Silent Circle Wants To Be The Modern Day Blackberry

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Blackberry was once the big dawg in mobile phones. It was in the hands of practically every knowledge worker on the planet, but its days of dominance began a precipitous drop after Apple brought the iPhone to market in 2007 and Android followed in 2008, and today it’s a tiny blip on the smartphone marketshare radar. That’s why it’s interesting that a new company, Silent Circle, seems to be eying the position of a modern-day equivalent of Blackberry, hoping to bring a new level of security to enterprise mobile devices.

If you need a history lesson, in 2009, nearly two years after the launch of the iPhone and one year after Android, BlackBerry controlled more than 40 percent of US marketshare. Today it has under two percent.

The problem is that Silent Circle, and its newly announced Blackphone hardware faces the same modern difficulties as Blackberry (and to some extent Microsoft) has. In the age of Bring Your Own Device (BYOD), the corporation is not buying phones for employees. They get to choose their own and they don’t tend to choose based on security (any more than most people buy cars based on safety ratings).

The people have spoken and they want Android and iOS and everyone else is secondary, but Silent Circle isn’t stupid. It also see this, which is why it also has a platform play, one in which you can take advantage of its security on the back end by connecting all your mobile devices to its secure server, regardless of the make or OS.

It has also built what it claims is a highly secure operating system called PrivatOS, a fork of Android, which uses the concept of private spaces. It described these spaces as distinct containers for work and personal information. For example, you could have one Twitter account on your work space and one on your private to keep them apart. In fact, you have multiple such spaces if you so desire (including a safe one for the kids).

BlackBerry and Samsung announced a similar approach last year, but it hasn’t proven popular. Where containers have always fallen short is that we don’t really have distinct work and private lives. This is particularly true with our calendar.

Time doesn’t know these kinds of distinctions. If your work calendar says you have a meeting at 4:30 and your personal calendar says you’re supposed to pick up the kids from soccer practice at 4:30, something has to give and chances are it’s going to untenable for most busy people

If all of this sounds familiar it should. It’s basically Act Two of BlackBerry’s playbook in an open source package. So why is Silent Circle taking this approach?

The Blackphone launched last year at Mobile World Congress to much fanfare as a secure device aimed squarely at consumers, and while it hasn’t given up on that notion, it noticed a distinct trend in sales. After launching the Black Phone 1 last June, it began getting requests from enterprises and governments to the tune of $750M worth of orders. That got the founder’s attention and it started to pivot to the enterprise. It’s worth noting that the company, which is based in Geneva with offices in Washington, DC, reports the vast majority of these requests have come outside of the US.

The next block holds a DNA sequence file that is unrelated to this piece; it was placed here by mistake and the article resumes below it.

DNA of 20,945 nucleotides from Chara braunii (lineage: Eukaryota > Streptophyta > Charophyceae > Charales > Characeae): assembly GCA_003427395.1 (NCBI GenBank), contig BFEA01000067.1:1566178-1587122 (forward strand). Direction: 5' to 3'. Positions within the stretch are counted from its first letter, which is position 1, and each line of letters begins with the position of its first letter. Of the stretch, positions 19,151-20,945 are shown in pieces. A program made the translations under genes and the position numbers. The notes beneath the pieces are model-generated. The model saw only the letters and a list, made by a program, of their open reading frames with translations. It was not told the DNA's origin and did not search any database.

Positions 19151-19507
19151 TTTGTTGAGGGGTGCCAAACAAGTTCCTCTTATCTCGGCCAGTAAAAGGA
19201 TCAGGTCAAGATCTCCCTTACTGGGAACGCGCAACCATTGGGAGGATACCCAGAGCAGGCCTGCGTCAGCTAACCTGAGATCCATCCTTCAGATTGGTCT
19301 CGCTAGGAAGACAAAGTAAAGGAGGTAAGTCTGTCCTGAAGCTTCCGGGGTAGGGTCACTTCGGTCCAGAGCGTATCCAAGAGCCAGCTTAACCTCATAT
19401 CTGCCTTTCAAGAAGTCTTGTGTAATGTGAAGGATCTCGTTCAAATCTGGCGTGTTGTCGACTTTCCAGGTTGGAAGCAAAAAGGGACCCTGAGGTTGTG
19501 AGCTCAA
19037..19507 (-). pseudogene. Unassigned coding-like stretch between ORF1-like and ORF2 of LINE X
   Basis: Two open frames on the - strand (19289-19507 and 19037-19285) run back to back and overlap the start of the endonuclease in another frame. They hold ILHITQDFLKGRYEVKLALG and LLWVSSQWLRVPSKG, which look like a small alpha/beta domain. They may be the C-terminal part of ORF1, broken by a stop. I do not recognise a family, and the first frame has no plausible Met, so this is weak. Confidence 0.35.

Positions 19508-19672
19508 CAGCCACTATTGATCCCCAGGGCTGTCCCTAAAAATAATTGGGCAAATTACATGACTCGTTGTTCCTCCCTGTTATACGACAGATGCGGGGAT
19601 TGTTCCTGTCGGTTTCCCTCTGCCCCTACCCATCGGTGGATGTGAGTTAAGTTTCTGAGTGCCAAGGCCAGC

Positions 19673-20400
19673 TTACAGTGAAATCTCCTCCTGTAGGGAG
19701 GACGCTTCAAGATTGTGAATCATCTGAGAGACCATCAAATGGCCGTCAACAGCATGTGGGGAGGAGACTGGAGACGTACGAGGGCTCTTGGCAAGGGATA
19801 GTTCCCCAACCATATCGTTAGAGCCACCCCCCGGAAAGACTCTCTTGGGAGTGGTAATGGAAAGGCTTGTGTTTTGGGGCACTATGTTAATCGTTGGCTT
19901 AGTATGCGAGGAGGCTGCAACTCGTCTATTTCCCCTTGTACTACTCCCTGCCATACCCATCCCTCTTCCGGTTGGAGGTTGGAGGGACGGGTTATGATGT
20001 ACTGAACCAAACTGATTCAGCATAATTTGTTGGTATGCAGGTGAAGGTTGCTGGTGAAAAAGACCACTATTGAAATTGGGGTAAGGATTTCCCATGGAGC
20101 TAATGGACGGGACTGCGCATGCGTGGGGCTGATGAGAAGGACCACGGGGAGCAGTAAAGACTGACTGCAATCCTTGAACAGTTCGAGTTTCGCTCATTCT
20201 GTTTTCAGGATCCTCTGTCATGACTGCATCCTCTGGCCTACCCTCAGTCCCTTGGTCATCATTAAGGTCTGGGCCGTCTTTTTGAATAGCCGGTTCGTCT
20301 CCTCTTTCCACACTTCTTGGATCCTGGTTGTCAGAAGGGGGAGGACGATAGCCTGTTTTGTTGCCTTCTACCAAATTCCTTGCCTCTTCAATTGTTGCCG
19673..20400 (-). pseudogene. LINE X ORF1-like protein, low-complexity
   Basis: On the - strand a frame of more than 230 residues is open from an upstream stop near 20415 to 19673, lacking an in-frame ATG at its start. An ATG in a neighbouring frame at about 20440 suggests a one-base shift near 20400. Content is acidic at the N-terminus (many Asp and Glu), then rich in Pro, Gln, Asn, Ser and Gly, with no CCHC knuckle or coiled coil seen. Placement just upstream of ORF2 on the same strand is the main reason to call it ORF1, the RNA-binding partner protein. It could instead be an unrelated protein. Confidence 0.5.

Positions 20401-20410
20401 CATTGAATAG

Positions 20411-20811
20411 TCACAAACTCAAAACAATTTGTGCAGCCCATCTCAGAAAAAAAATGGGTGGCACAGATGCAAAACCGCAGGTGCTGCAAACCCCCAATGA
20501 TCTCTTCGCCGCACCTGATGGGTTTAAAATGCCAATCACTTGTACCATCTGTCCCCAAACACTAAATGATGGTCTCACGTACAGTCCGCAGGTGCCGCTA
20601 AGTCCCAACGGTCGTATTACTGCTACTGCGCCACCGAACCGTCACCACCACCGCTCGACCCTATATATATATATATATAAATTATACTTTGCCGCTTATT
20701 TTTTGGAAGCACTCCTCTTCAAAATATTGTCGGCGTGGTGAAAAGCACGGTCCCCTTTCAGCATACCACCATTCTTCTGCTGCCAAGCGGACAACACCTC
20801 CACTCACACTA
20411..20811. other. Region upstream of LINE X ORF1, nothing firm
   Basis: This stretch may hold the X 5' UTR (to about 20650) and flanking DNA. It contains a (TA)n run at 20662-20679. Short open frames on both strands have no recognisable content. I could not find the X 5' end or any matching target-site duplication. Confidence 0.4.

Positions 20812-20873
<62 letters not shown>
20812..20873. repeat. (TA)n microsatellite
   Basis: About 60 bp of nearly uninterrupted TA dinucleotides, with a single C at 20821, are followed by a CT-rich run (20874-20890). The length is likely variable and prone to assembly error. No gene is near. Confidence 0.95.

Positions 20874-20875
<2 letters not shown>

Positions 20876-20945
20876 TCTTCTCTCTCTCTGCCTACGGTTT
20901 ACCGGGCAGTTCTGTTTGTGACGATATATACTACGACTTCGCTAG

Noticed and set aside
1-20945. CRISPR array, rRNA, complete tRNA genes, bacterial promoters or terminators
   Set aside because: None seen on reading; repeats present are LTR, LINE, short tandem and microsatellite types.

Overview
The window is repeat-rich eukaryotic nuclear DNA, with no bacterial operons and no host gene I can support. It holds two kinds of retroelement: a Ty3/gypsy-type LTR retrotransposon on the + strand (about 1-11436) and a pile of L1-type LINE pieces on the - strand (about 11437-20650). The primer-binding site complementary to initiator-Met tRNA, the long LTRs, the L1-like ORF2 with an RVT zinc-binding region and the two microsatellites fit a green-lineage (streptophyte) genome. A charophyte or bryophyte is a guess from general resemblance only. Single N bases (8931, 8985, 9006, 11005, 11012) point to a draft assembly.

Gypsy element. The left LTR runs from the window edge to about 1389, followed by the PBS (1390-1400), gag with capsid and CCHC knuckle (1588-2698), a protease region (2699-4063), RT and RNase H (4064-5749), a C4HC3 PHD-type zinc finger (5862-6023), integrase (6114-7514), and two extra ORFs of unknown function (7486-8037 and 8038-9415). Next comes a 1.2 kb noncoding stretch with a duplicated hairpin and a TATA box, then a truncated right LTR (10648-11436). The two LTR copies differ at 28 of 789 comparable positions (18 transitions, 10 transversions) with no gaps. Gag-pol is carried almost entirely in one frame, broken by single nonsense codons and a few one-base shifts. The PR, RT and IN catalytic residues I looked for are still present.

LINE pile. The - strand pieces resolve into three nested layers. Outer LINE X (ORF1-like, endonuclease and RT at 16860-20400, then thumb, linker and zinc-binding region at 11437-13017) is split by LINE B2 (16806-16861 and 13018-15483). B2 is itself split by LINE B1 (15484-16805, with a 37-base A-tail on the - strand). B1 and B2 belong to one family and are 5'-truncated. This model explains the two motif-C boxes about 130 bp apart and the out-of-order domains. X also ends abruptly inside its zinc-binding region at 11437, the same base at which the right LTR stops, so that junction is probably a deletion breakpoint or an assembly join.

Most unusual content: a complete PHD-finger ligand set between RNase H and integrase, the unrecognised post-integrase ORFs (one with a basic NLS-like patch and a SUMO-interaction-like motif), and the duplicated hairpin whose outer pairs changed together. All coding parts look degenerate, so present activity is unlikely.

What’s more, Silent Circle reports that post-Snowden, the notion of a private phone, operating system and server (along with an app store) has appeal to companies. It sees a need and it’s simply trying to fill it, but as co-founder Mike Janke admitted, even though those orders may seem eye-popping to a start-up, it’s still a fraction of what Android and iOS are selling.

That raises the question if the company can find its way as a niche product for those companies (and governments) where security is paramount, they control the encryption keys and where they want to see the source code to prove it passes security muster.

It’s important to note that BlackBerry was the quintessential disrupted established company that stood stock still as the headlights of change rapidly approached and eventually simply ran it over. Silent Circle is not BlackBerry. It’s a young company with founders who have serious security chops.

As Janke said in the company press conference at Mobile World Congress yesterday, Silent Circle is not trying to be slick or hip. There will be no candy colors, curved screens or selfie sticks. “You are not going to see Britney Spears with smoke and mirrors singing about our product,” he joked.

It is all about security.

Can a company entirely focused on security succeed where one failed so spectacularly? Time will tell, but last year Blackphone had a cardboard booth thrown together at the last minute. This year with $50M in fresh funding, the company has a slick multi-floor booth with meeting rooms.

What a difference a year makes, but Silent Circle still faces some serious challenges ahead. The smartphone market is hardened. While it has the advantage that in the wake of high profile security breaches like Sony, Anthem and Target combined with the Snowden revelations, that security is top of mind, it’s late to the market and following in some well-trodden footsteps.

Can Silent Circle thrive while BlackBerry has had trouble holding on? We’ll see.

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